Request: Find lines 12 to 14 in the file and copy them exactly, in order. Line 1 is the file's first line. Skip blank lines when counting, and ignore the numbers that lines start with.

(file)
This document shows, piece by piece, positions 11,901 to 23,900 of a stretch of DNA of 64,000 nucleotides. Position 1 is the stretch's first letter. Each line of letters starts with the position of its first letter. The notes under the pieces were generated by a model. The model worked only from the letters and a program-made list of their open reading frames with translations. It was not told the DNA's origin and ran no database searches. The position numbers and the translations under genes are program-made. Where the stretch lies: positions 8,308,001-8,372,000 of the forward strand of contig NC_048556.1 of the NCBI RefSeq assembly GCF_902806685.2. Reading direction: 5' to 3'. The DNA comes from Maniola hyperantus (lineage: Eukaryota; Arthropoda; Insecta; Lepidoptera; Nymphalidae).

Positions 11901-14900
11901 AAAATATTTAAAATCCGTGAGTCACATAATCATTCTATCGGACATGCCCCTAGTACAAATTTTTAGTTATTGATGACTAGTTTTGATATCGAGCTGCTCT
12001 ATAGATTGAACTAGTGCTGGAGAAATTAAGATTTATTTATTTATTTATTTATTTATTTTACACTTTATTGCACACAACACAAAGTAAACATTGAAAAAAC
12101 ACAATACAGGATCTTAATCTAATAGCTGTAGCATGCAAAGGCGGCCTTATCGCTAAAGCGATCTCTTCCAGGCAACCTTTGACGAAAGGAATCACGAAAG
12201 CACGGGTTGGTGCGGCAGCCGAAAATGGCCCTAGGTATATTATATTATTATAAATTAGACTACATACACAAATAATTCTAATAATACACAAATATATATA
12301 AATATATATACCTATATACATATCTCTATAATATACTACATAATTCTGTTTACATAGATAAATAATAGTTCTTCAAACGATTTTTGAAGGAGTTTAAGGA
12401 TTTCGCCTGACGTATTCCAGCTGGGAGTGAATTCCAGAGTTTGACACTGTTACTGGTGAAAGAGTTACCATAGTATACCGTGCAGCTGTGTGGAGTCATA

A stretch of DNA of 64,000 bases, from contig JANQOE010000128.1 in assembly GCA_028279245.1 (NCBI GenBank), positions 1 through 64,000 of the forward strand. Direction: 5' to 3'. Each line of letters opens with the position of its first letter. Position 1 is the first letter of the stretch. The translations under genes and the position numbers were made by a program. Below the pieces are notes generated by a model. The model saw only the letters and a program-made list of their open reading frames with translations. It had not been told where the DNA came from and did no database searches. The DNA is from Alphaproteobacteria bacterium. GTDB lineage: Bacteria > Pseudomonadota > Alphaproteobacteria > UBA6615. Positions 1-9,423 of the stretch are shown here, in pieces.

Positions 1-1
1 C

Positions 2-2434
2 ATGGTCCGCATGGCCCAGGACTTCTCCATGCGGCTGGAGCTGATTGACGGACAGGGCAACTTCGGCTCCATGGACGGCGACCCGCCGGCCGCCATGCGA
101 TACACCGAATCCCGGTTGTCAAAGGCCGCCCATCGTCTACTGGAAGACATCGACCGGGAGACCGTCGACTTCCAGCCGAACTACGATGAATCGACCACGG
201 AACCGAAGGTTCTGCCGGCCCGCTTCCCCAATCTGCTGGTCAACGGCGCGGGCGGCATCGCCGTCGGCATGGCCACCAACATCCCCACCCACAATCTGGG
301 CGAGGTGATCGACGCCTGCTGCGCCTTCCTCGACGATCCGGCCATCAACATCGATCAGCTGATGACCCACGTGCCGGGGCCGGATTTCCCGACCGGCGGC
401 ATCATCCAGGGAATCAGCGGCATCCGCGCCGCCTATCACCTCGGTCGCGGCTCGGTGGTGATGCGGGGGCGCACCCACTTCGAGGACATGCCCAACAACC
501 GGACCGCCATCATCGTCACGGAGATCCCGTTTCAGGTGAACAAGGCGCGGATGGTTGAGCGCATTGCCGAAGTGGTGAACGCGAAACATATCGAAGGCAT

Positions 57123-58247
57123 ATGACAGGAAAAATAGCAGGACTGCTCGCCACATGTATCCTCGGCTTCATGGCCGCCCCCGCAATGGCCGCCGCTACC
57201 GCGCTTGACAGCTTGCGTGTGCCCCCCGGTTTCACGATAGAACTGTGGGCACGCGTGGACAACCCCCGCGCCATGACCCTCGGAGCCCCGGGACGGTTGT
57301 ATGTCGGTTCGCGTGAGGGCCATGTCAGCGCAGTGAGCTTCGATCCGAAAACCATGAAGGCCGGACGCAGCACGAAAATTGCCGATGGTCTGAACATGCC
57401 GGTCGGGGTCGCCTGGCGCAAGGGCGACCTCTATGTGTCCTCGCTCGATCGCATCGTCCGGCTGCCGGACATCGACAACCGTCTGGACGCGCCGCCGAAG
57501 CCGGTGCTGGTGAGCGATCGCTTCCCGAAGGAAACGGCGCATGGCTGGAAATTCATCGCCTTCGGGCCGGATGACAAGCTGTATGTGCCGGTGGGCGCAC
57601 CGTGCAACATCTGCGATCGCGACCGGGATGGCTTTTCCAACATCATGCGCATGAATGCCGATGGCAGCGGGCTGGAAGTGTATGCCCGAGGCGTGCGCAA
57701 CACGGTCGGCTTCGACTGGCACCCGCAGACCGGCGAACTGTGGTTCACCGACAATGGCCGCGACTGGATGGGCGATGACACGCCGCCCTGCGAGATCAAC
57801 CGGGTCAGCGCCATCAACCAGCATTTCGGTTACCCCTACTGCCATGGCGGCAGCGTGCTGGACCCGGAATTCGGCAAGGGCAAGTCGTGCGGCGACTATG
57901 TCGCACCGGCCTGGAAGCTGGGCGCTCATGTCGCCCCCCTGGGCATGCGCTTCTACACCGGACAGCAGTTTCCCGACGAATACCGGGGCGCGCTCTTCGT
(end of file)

Positions 2-2434
2 ATGGTCCGCATGGCCCAGGACTTCTCCATGCGGCTGGAGCTGATTGACGGACAGGGCAACTTCGGCTCCATGGACGGCGACCCGCCGGCCGCCATGCGA
101 TACACCGAATCCCGGTTGTCAAAGGCCGCCCATCGTCTACTGGAAGACATCGACCGGGAGACCGTCGACTTCCAGCCGAACTACGATGAATCGACCACGG